Understanding the Basics of Uncontested Divorce

Typically when people think of divorce, they often think of a long, drawn out, expensive process lasting months or years. Luckily, not every divorce has to be this way. In fact, the vast majority of cases settle well before a final hearing is even scheduled, saving the spouses money and time. In some cases, the parties have settled their differences even before the papers are even filed. In such a case, the parties may be able to seek what is called an uncontested divorce.

An uncontested divorce means that the parties have managed to come to an agreement on every issue in their divorce. This means everything from asset division to child custody to tax return division must be settled. If the parties are still in disagreement over any issue at all, then it will be a contested divorce and the parties cannot go through an uncontested process. Moreover, the parties both must have resided in New Jersey for at least a year. Note that if the divorce is being sought on the ground of separation, the parties will have additional time requirements to prove, namely that they have been separated for at least eighteen months. However, most cases in the State of New Jersey are based upon “irreconcilable differences” which only requires that the parties experienced marital discord for at least six months prior to filing the Complaint and that there is no reasonable prospect of reconciliation.

An uncontested divorce starts like any other divorce; one party must file a complaint for divorce and have the other spouse served. Service can happen through a private process server to speed the case along, or in some cases the spouse being served can sign an “acknowledgment of service” which allows the defendant to receive the papers in an informal manner and speed up the process. The acknowledgement of service does not waive any rights, it merely states that the defendant agrees that he or she was served with the complaint for divorce. Thirty-five days after the defendant is served, the plaintiff may request a default judgment, and must serve a copy of the request on the defendant. Twenty days later, the court will have a default hearing. At that hearing, the plaintiff must appear and present the property settlement agreement that has been signed by the parties. While the defendant does not have to appear, it is advisable for him or her to do so to make sure that he or she is protected and the divorce is properly entered. As an alternative, so long as there is cooperation between both spouses, we ask the defendant spouse to sign a consent form to enter a Judgment of Divorce so that the parties do not have to wait for a default. This usually allows us to expedite the divorce.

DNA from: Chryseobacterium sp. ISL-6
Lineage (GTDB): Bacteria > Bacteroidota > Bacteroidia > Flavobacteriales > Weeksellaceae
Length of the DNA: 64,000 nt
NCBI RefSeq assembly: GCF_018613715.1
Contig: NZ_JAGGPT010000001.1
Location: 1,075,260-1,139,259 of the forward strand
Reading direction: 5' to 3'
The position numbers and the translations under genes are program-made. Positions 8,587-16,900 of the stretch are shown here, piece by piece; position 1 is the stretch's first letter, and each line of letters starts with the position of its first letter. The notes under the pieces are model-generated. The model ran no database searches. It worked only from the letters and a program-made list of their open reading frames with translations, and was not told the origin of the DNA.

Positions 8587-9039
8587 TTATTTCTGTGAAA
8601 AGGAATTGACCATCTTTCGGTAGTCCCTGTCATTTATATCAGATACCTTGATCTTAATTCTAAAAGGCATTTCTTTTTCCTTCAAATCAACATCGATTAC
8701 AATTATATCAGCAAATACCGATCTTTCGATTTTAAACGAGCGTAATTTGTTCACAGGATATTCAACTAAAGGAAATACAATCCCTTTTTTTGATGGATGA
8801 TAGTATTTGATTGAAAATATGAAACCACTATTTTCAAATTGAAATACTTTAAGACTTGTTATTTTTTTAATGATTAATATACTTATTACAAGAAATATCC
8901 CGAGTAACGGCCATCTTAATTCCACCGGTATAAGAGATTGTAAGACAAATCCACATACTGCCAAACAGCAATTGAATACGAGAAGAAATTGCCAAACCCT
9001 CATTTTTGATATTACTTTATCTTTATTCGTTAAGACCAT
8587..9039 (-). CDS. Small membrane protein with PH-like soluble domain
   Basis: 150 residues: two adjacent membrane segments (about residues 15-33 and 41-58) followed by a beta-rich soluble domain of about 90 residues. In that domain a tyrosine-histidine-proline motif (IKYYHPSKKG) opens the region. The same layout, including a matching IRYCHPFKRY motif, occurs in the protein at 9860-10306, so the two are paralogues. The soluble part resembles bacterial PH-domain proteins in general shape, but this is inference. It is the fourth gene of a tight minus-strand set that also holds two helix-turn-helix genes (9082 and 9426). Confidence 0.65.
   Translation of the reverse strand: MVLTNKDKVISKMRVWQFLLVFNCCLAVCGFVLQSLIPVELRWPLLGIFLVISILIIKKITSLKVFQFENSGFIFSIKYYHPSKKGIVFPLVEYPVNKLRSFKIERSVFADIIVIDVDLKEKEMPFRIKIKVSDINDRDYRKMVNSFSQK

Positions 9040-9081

in helping our clients with uncontested divorces. Call us today at (732) 529-6937 for an appointment to talk about your divorce.

About the Author


John Nachlinger is a co-founder and managing attorney of Netsquire, a family law firm focused on streamlining divorces through effective mediation, settlement drafting, and court filing assistance. As a New Jersey Supreme Court Certified Matrimonial Law Attorney and Qualified Mediator, John guides couples toward equitable agreements without the cost and stress of litigation.

Recognized as a New Jersey Super Lawyer for over a decade, John’s client-focused approach aims to foster understanding during challenging transitions. With a background spanning top law journals, judicial clerkships, and boutique family law firms, John now applies his analytical skills to create workable solutions for all parties. His mediation services reshape the divorce journey by prioritizing compassion and compromise.

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